You are previewing Visualize This: The FlowingData Guide to Design, Visualization, and Statistics.

Visualize This: The FlowingData Guide to Design, Visualization, and Statistics

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Specific Locations

A list of locations is the easiest type of spatial data you’ll come across. You have the latitude and longitude for a bunch places, and you want to map them. Maybe you want to show where events, such as crime, occurred, or you want to find areas where points are clustered. This is straightforward to do, and there are a lot of ways to do it.

On the web, the most common way to map points is via Google or Microsoft Maps. Using their mapping APIs, you can have an interactive map that you can zoom and pan in no time with just a few lines of JavaScript. Tons of tutorials and excellent documentation are online on how to make use of these APIs, so I’ll leave that to you.


Google and Microsoft provide super straightforward tutorials that start with their mapping APIs, so be sure to check those out if you’re interested in taking advantage of some basic mapping functionality.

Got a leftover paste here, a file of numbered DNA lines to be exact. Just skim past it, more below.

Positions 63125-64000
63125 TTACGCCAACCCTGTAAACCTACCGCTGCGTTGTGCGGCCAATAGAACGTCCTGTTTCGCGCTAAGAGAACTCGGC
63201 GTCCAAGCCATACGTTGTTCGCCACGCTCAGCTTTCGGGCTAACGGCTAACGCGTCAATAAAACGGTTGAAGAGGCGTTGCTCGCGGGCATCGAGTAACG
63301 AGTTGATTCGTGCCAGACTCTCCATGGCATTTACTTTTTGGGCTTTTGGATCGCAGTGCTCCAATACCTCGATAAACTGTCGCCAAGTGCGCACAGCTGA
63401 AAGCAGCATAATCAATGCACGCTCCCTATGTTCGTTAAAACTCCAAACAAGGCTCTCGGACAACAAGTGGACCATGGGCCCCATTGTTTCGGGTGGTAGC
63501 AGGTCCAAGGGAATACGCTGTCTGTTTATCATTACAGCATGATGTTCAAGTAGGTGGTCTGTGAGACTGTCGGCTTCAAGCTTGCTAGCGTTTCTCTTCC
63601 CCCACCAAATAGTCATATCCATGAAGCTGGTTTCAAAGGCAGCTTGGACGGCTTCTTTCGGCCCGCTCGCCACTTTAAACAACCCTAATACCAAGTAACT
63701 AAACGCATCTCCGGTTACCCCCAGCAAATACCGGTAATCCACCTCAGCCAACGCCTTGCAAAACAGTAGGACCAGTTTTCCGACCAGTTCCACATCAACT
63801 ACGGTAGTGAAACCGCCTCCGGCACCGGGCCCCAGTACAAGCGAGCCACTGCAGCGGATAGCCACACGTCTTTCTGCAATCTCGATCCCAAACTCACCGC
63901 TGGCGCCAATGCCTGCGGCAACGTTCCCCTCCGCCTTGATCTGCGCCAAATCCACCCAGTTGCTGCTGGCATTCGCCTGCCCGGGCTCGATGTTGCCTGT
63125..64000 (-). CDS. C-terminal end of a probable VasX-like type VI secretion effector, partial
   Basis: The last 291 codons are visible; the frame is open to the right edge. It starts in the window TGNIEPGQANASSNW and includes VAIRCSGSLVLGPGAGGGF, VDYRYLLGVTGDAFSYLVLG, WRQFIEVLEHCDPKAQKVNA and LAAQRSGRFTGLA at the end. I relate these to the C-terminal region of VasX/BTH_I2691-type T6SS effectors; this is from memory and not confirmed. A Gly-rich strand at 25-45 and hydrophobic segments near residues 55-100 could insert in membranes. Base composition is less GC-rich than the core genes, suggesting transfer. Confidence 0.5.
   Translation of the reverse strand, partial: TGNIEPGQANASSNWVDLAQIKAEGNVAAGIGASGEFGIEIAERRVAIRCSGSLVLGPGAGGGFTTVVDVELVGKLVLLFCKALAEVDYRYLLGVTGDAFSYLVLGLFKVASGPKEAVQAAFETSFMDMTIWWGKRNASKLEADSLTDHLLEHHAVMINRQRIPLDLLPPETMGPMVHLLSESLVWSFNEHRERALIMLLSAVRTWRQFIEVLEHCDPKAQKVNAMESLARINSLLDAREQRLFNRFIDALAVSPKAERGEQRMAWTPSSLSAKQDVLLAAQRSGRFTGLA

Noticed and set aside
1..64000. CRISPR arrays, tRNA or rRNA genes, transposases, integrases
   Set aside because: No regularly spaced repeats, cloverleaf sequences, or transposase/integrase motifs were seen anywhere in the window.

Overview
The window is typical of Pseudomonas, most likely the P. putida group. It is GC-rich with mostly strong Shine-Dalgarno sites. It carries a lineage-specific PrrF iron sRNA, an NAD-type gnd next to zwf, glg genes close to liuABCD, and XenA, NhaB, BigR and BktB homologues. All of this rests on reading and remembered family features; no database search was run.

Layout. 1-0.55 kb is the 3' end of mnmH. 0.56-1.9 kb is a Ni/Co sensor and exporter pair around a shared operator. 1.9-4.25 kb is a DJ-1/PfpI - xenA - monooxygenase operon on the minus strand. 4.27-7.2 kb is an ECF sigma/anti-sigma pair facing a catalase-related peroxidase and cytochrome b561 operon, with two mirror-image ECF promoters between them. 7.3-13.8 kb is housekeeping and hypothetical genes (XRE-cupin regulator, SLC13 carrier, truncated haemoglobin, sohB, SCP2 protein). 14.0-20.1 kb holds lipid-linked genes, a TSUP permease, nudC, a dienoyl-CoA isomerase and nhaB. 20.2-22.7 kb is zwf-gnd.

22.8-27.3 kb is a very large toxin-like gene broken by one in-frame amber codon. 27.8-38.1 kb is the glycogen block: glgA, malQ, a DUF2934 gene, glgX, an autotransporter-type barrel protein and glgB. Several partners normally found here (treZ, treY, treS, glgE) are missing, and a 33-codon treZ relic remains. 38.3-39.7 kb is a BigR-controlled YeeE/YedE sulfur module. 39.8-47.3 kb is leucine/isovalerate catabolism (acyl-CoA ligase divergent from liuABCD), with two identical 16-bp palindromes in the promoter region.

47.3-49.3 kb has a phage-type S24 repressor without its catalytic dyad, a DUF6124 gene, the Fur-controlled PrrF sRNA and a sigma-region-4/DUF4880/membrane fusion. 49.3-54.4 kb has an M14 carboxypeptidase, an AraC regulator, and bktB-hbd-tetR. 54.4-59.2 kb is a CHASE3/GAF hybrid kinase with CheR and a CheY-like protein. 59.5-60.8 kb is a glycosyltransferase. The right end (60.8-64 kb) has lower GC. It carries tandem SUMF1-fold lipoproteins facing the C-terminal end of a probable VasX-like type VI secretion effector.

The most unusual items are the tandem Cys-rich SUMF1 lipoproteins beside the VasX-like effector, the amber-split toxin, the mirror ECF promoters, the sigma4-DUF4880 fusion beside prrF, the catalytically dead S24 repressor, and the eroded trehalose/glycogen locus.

However, there is a downside. You can only customize the maps so much, and in the end you’ll almost always end up with something that still looks like a Google or Microsoft map. I’m not saying they’re ugly, but when you’re developing an application or designing a graphic that fits into a publication, it’s often more fitting to have a map that matches your design scheme. There are sometimes ways to get around these barriers, but it’s not worth the effort if you can just do the same thing but better, with a different tool.

Find Latitude and Longitude

Before you do any mapping, consider the available ...

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